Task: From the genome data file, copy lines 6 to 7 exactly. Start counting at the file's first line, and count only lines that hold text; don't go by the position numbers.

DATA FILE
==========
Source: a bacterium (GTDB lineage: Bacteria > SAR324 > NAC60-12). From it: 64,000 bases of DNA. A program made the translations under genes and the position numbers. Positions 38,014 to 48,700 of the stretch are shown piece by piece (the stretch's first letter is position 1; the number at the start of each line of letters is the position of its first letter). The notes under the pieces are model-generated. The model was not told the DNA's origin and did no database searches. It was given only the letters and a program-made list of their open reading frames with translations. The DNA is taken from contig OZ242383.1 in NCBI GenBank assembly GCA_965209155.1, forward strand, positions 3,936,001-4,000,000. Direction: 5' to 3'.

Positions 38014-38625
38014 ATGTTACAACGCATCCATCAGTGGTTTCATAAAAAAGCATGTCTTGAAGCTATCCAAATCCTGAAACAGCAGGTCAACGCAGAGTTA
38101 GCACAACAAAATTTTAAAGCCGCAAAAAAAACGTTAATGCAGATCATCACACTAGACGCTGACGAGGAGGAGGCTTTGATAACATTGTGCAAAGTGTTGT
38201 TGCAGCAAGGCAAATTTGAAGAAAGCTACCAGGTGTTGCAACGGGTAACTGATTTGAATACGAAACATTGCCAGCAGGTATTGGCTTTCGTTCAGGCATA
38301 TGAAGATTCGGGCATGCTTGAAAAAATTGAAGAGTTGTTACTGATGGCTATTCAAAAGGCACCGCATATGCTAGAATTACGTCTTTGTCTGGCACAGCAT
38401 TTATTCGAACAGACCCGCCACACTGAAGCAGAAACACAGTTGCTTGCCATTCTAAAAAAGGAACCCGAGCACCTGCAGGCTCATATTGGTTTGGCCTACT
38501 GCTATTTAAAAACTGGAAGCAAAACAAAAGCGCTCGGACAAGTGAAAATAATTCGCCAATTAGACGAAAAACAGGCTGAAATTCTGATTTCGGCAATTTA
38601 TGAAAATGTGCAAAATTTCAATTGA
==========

38301 TGAAGATTCGGGCATGCTTGAAAAAATTGAAGAGTTGTTACTGATGGCTATTCAAAAGGCACCGCATATGCTAGAATTACGTCTTTGTCTGGCACAGCAT
38401 TTATTCGAACAGACCCGCCACACTGAAGCAGAAACACAGTTGCTTGCCATTCTAAAAAAGGAACCCGAGCACCTGCAGGCTCATATTGGTTTGGCCTACT